Wednesday, January 29, 2014News

Active fraction or plant total extract: the debate (Part I)

© Thinkstock-L'Observatoire des Cosmétiques

Are you more fractal or global? Isolated molecule or total plant extract? Since the green movement is trendy these days, there is an ongoing debate within the leading cosmetic industry, whether organic or conventional. Indeed, as far as plant extracts are concerned, one often favours organic ingredients only, or synthetic ingredients only, which should not be the case, since both “factions” would benefit from being complementary… Here are their assets and drawbacks, starting with total extracts, the first part of our special report.

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Let’s face it, the trend is more about isolating active fractions of a plant (some even develop their own plant molecules off-ground), to the detriment of our good old total extract, which is still used in organic-certified cosmetics though (but not only), to our own delight! The debate is complex, especially since it is impossible for consumers to know what lies behind the “extract” INCI name (which reveals the limits of regulations).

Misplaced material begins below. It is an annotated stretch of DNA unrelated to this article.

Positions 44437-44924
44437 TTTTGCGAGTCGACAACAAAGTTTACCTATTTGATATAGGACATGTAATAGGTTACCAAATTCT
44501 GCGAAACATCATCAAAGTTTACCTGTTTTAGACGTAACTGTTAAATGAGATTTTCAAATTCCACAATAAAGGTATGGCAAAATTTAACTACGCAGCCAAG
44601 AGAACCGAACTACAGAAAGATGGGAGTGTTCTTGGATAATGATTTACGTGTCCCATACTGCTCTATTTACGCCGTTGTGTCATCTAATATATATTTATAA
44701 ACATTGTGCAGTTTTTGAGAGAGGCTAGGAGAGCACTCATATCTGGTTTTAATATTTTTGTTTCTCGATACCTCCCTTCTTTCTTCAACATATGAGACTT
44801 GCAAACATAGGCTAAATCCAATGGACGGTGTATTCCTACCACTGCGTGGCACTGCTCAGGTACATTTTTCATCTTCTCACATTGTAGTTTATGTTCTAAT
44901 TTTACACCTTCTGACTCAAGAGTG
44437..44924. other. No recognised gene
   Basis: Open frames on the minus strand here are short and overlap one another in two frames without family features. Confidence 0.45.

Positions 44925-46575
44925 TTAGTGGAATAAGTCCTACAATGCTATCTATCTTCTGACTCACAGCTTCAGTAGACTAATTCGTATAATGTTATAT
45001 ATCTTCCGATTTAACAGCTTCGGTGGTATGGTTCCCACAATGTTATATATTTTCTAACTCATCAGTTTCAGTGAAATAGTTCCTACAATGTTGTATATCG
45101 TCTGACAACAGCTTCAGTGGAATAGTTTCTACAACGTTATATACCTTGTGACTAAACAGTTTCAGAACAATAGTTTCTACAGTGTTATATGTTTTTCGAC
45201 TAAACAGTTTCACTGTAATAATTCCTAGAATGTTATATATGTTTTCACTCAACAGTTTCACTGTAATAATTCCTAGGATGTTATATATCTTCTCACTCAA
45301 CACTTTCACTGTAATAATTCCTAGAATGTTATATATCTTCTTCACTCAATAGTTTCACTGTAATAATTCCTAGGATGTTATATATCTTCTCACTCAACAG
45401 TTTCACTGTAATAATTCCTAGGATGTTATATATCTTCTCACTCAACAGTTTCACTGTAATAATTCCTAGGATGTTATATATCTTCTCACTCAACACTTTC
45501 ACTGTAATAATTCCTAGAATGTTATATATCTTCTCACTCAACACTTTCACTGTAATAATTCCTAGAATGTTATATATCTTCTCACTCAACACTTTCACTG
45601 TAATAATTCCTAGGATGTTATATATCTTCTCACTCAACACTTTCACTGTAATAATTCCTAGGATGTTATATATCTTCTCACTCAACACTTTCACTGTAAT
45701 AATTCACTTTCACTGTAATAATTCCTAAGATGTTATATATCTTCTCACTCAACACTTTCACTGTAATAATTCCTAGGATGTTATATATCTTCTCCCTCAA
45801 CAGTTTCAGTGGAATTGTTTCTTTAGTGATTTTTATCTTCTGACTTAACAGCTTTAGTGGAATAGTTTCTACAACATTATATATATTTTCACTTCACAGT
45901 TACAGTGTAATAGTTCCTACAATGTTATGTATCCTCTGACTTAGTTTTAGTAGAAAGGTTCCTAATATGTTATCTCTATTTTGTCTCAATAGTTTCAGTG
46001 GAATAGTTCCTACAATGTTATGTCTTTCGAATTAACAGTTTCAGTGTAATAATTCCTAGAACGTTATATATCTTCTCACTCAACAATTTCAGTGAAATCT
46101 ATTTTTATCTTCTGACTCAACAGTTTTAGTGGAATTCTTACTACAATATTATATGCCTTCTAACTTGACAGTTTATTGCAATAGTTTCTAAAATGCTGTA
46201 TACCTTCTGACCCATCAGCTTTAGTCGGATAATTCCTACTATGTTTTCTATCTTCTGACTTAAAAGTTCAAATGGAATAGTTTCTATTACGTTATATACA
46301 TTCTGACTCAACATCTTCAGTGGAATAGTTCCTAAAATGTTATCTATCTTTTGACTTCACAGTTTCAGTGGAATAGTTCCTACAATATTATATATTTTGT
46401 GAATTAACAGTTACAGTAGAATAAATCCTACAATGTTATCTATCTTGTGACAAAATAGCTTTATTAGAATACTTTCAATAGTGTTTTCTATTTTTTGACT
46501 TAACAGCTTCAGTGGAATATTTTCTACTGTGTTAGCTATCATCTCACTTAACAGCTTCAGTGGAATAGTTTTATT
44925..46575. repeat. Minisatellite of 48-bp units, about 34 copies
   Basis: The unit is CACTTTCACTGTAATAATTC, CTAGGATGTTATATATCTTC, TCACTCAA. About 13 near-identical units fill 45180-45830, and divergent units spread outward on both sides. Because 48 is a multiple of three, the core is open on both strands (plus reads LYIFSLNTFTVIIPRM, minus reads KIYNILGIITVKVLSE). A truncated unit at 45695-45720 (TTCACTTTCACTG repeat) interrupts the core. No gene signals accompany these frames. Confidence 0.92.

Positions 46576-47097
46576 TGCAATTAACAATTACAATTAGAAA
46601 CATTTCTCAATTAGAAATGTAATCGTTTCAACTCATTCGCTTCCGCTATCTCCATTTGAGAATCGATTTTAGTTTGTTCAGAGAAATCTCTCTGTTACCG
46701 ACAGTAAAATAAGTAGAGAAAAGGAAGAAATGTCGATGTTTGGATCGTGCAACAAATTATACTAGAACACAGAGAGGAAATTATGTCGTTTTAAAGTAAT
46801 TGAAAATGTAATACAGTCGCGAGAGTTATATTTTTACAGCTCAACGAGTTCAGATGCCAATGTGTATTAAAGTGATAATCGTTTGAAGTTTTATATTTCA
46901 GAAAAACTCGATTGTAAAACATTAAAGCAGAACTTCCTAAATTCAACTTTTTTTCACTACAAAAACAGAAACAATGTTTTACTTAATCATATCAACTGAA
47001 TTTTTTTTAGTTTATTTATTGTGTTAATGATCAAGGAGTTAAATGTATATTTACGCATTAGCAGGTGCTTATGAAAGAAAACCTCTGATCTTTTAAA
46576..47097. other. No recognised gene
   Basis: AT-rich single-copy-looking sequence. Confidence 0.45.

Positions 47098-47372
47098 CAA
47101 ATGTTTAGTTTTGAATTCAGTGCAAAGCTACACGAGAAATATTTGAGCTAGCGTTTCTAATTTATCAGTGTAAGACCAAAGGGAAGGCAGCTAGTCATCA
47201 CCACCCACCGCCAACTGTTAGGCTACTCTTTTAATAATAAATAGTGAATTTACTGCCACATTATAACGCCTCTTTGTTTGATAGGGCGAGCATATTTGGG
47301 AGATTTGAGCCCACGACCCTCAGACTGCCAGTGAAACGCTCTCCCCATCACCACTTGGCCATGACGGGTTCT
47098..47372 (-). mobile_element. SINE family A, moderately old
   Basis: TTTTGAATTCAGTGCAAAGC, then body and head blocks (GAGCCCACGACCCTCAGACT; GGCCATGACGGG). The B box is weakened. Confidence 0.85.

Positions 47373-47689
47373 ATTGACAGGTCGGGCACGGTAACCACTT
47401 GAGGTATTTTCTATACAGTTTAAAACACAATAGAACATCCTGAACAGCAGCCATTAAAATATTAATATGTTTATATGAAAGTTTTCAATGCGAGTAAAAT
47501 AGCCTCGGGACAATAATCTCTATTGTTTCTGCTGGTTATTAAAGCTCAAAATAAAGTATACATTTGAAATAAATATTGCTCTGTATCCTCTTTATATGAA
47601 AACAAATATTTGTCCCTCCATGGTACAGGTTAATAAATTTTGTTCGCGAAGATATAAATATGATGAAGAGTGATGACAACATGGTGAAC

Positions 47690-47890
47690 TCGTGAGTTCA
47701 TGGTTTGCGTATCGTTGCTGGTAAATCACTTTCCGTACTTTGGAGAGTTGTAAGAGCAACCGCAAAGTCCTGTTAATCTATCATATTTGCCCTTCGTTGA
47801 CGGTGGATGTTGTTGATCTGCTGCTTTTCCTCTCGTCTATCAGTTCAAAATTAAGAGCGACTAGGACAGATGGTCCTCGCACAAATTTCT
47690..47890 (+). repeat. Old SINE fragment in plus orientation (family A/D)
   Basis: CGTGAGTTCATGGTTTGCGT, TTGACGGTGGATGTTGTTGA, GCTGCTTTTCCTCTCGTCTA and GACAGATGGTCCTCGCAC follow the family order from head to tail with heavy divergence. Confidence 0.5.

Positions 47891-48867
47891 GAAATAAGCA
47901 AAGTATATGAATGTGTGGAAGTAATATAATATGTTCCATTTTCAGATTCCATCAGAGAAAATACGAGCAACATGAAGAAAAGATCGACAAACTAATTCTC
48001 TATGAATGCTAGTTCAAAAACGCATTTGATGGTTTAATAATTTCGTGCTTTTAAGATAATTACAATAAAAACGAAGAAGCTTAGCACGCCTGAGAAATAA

“Simple ones” are complex…

Plant total extracts – the term comes from phytotherapy – contain all the compounds in the plant. Their complexity and diversity make them rich because, on the one hand, molecules protect each other, and on the other hand they provide beneficial synergy which optimizes plants’ activity. This “community” of active molecules reproduces the balance of the living. It will never be possible to recreate Mother Nature’s wonderful alchemy in laboratory, and many complex plant molecules cannot be synthesized. “The whole is greater than the sum of its parts”, Avicenna already claimed in the 11th century! Total extracts exhibit a broader spectrum of action when obtained with an appropriate extraction method. They contain a patchwork of multifunctional actives which restore the skin homeostasis and guarantee …

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